Introduction

These are germ cell tumours. There are two main types (these account for 80% of all tumours)

  • Seminoma (dysgerminoma in women). These arise from the seminiferous tubules. They are a low-grade tumour and metastasis can occur via lymphatics and to the lungs.
  • Teratoma. A teratoma has a mixture of both mature and immature cells. initially they arise from germ cells, and often contain muscle, bone, fat and a variety of all sorts of other tissue. They are classified according to the degree of differentiation. As always, well differentiated tumours have the best prognosis.
Occasionally both types of tumour occur together.
Rarely, germ cell tumours can occur at extragonadal sites. They generally occur along the midline in the mediastinum, pituitary and retroperitoneum. These tumours should be treated in the same way.
Often they secrete tumour markers which provide a good way to diagnose the condition.

Epidemiology

  • These account for 1-2% of all tumours
  • The incidence is very low, with prevalence being about 5 per 100 000
  • They are the most common cancer in men ages 15-35
  • Ovarian cell cancers are far less common than testicular cancers
  • Teratomas tend to occur in younger populations than seminomas

Presentation

  • Often they will be discovered incidentally as a firm lump on the testes. It may or may not be painful.
  • There may be some evidence of spread to para-aortic lymph node with associated back pain.
  • Some patients complain of a testicular ache.
  • In women the presentation may be of vague pelvic symptoms, but it will present itself at a much younger age than we would expect a common epithelial ovarian cancer.

Investigation

  • All suspicious testicular lumps should be examined by ultrasound.
  • There should be tests for serum tumour markers:
    • α-fetoprotein (AFP)
    • β-human chorionic gonadotrophin(HCG)
    • Lactate dehydrogenase (LDH)
  • The above markers tend to be increased more with more severe disease.
  • CT / MRI to check for distant metastasis (particularly in the lungs, liver, and retronperitoneally)

Treatment

Seminoma

These are far less common then teratomas. They are both radio and chemo sensitive. These can be diagnosed by:
  • Raised LDH
  • Possible mildly raised HCG
  • Never a raised AFP
Even with stage I disease, there is a 30% chance of recurrence. Adjuvant therapy decreases this to less than 5%. Chemotherapy is not associated with long-term side effects (Such as secondary malignancy) that you find in those that have been treated with radiotherapy.
Combination chemotherapy will cure 90% of those with metastatic disease.
5-year survival is 90-95%

Teratoma

This is mostly treated with inguinal orchiectomy. This is a posh way of saying castration! One of the testicles will be removed via the inguinal route to minimise the risk of highly malignant cells spilling in the scrotum. The testicle and spermatic chord are removed to as far up as the inguinal ring.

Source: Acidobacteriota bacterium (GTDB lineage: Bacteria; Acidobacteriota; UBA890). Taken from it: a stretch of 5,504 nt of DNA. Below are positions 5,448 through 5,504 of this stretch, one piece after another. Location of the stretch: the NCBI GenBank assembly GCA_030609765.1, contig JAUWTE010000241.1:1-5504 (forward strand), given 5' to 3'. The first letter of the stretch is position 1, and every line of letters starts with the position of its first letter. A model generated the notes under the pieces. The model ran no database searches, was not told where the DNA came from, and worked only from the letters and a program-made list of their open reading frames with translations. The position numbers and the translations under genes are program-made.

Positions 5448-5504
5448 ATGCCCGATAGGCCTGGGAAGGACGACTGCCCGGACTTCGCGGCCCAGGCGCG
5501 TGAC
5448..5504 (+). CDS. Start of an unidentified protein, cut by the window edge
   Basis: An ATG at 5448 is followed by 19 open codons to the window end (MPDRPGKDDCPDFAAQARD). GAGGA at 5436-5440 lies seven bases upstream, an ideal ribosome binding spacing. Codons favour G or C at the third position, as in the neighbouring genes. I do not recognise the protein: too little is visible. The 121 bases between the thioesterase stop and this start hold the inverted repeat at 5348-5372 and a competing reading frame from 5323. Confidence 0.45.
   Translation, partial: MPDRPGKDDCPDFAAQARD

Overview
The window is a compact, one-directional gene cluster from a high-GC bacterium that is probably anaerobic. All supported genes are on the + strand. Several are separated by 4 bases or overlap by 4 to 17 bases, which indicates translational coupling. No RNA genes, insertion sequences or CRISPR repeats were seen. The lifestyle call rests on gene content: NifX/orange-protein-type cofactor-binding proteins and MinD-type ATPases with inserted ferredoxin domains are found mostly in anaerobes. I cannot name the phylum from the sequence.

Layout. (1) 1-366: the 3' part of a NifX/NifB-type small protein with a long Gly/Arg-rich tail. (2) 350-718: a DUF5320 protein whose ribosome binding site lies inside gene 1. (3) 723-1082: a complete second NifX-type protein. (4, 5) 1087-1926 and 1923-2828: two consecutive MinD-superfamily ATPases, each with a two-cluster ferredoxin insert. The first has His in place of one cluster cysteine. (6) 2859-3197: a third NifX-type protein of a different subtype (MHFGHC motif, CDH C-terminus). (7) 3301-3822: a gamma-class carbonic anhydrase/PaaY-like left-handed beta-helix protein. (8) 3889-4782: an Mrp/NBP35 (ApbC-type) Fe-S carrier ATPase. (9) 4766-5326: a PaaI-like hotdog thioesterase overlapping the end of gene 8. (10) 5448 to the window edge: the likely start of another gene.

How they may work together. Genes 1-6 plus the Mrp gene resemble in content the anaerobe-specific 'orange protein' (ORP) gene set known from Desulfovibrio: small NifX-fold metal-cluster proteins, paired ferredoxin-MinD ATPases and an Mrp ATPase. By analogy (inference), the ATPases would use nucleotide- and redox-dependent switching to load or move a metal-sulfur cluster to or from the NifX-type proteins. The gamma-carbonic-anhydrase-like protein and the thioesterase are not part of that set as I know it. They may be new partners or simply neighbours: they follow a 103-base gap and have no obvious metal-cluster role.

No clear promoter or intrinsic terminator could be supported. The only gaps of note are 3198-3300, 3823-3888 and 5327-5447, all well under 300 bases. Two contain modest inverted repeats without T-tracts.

Relapse is twice as likely as in Seminoma, however, the cure rate can be increased to 95% with use of an adjuvant chemotherapy.
Metastatic spread commonly involves the lungs and lymph nodes.
80% of tumours will express AFP or HCG.
About 20% of men will be infertile at the time of diagnosis, but almost 100% of the rest will retain fertility and be able to father children.
5-year survival is 60-95% depending on tumour stage and metastatic spread at the time of diagnosis.

Screening

Self-examination of the testicles should be encouraged. All men from teenagers to those over 50 should examine their testicles on a monthly basis. Any abnormality should be examined by testicular ultrasound.
Of the urological tumours this is the most quickly progressing.

Differentiating Teratoma and Seminoma

Feature
Teratoma
Seminoma
Age of onset
20-30
30-40
αFP
Produced
Not produced
Β-HCG
Produced
Produced
Clinical picture
Painless, palpable, hard irregular swelling
Painless, palpable, hard, irregular swelling

 

Testicular Pain

This is torsion until proven otherwise!
Torted testes is more likely in a young patient.
Epididymitits or epididy orchitis is more likely in an older (>35) patient.
As a casualty officer, always get the opinion of a urologist in the case of testicular pain!
Prostatitis can have an effect. A swollen prostate will close off the ejaculatory duct, which can then result in inflammation of vas deferens and epididymus.
Could also be caused by mumps, aneurysm or stone.

Testicular torsion

The spermatic cord twists, and moves the testes up and makes it lie on its side, and high up. Will also be red and swollen. Epidiymitis will have a very similar appearance.
To tell the difference try a USS. However, this is often inconclusive. It does show the blood supply.
You have 4 hours to treat it surgically! (if it is torsion).

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